For the back-squat exercise, expired gas was measured during a 5-minute standing resting period prior to lifting. For the bench press, prior to lifting, a 5-minute supine rest period was recorded with subject’s feet on the floor and arms placed across the chest. Each subjects resting oxygen uptake was subtracted from all oxygen-consuming exercise, between-set recovery and EPOC components (i.e., net costs).

For the 8 set 2 reps (sets) protocol a 30 second rest period took place between sets; for the 2 set 8 rep (reps) protocol there was a 3.5 minute rest between sets: a total of 48-sec of exercise and 210-sec of between-sets recovery for both squat and bench press protocols. Excess post-exercise oxygen consumption (EPOC) was measured after all sets had been completed.

After the squat exercise, subjects were immediately seated for an EPOC measurement. After the supine bench press was completed, subject’s legs were raised to allow a completely supine EPOC period. For both exercises, EPOC measurements continued until oxygen uptake had returned to a standard baseline of 5.0 ml kg-1 min-1 (a typical standing resting oxygen uptake) or, at the end recovery time period of 15 minutes (whichever came first). Aerobic energy expenditure (kJ) was calculated using the software of the metabolic cart operating system.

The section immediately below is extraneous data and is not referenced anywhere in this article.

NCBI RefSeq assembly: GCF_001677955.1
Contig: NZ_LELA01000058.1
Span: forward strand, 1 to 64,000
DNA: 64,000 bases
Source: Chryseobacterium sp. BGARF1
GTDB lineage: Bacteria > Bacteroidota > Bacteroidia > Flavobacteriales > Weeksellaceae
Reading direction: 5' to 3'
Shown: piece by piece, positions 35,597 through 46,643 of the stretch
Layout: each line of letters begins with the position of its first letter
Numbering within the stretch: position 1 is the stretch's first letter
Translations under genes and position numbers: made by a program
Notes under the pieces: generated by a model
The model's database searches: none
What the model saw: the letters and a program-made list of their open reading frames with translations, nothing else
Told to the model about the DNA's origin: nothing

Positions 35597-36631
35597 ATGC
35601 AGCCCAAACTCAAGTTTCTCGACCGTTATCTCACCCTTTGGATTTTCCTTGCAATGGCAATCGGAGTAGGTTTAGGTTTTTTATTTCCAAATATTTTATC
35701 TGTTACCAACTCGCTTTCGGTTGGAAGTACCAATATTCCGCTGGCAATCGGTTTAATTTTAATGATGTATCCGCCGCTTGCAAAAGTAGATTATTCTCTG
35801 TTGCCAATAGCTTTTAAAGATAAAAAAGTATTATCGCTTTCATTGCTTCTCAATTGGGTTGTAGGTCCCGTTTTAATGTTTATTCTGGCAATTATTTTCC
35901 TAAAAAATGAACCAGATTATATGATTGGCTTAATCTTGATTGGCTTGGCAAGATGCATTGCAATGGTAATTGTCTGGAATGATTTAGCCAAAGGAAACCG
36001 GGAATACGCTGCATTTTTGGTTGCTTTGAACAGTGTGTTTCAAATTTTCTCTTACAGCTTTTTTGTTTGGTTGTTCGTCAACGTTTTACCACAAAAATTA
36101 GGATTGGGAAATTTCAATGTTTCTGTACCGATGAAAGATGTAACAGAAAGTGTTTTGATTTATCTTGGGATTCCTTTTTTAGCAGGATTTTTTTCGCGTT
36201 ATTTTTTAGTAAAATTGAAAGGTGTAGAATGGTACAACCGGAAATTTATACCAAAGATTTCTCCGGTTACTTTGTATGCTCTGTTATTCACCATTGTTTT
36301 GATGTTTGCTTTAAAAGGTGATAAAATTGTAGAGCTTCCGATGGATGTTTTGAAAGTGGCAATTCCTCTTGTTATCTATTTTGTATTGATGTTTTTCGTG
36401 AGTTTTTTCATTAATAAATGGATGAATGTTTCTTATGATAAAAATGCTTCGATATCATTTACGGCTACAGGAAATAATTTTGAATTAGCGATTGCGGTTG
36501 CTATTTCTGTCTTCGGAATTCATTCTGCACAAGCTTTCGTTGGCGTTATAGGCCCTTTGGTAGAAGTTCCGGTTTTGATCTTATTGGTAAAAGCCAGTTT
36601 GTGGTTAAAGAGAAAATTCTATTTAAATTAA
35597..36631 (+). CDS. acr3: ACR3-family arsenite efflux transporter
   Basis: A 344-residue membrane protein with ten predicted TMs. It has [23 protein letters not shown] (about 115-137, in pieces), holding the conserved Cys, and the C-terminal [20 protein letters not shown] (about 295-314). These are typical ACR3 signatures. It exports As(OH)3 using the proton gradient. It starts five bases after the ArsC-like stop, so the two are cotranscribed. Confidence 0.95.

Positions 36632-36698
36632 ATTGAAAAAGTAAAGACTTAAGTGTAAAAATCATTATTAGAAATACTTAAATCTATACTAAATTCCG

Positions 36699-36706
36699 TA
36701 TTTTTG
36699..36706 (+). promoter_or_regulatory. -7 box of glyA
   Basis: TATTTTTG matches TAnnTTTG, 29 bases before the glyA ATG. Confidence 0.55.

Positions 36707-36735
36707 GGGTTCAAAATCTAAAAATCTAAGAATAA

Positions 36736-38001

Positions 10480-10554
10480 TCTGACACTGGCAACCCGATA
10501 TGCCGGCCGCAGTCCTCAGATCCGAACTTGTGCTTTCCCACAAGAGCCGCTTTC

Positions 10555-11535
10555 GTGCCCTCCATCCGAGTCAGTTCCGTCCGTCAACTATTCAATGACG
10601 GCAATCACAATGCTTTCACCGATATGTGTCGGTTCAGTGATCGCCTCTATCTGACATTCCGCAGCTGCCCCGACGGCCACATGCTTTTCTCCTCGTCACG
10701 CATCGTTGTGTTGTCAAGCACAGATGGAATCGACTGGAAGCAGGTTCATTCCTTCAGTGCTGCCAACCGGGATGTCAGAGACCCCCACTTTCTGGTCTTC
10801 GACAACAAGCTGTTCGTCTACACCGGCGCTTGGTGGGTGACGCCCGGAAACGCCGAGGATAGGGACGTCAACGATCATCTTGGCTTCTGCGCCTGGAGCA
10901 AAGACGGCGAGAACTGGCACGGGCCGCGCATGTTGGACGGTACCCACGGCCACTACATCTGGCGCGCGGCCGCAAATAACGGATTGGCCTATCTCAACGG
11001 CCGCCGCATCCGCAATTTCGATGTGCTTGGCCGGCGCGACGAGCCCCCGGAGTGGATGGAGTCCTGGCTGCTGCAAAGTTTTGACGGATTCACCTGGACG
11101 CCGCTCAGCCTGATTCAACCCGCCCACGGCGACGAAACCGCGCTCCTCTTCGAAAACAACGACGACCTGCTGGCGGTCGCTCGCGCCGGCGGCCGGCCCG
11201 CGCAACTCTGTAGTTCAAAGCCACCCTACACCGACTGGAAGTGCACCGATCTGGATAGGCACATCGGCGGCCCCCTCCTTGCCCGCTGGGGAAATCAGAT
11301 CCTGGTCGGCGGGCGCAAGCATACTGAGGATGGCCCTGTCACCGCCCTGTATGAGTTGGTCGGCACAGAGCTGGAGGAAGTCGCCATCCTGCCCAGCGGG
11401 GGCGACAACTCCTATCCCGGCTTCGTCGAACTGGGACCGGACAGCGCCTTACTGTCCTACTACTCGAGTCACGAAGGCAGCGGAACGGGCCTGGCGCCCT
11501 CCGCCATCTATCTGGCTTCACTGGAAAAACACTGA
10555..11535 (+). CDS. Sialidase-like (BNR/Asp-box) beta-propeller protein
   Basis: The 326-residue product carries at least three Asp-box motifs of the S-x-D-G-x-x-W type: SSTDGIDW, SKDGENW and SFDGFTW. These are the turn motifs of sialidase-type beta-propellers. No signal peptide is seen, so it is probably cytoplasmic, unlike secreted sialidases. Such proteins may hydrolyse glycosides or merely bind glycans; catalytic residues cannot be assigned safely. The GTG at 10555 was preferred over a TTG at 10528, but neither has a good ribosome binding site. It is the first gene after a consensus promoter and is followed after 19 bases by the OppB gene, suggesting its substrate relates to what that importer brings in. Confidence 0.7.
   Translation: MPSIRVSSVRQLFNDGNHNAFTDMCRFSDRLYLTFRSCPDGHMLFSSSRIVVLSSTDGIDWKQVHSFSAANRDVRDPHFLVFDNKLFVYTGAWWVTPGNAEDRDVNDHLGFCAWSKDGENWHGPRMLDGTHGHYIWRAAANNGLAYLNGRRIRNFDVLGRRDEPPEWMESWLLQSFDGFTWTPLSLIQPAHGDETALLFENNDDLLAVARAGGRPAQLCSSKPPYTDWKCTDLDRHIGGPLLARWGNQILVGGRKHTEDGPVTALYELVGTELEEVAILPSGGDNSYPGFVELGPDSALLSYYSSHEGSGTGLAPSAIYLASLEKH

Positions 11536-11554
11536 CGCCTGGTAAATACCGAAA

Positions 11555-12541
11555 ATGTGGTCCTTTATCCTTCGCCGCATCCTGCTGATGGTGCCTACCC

Blood lactate measurements were taken with a finger stick at rest and 2 minutes after the completion of each protocol using a hand-held Lactate Scout meter (Leipzig, Germany). Net anaerobic energy costs were determined as the difference between resting and peak blood lactate levels multiplied by 3.0 ml O2 and body weight (kg); this oxygen uptake estimate was then converted as 1 liter O2 uptake = 20.9 kJ [6,7].

It has been shown that the product of force and vertical displacement best quantifies resistance exercise volume [8]. To that end our Smith machine was modified to measure the distance the bar traveled with a coefficient of variation of 0.25% between reps and 0.75% among sets (displacement of less than 1 mm can be detected). An estimate of Joules (~J) was made that included the product of weight lifted × vertical difference the bar travelled (inertia was not accounted for).

Descriptive analyses and inferential paired t-tests were completed between the 8 set, 2 repetition (sets) and 2 set, 8 repetition (reps) protocols; the confidence interval was set at p = 0.05 or less. For both the back squat and bench press studies, all data set comparisons consisted of the averaged value of two laboratory visits for each protocol (four tests per subject).

3. Results and Discussion

Energy cost comparisons (means ± standard deviation) and percent differences are shown in table 3 for the back squat exercise. Bench press data (means ± standard deviation) are shown in table 4. Net costs are depicted in both tables. Anaerobic costs are based on blood lactate levels. Exercise & Recovery Aerobic costs are based on oxygen uptake during the exercise and between-set recovery periods. EPOC represents excess post-exercise oxygen consumption after all sets were completed. Total Cost represents all aerobic plus anaerobic cost components. Total Aerobic Costs are the sum of: oxygen-uptake during the lifting periods, between-set recovery periods and EPOC. The product of weight lifted × vertical displacement was used to provide an estimate of Joules (~J). P-values in bold face indicate statistical significance.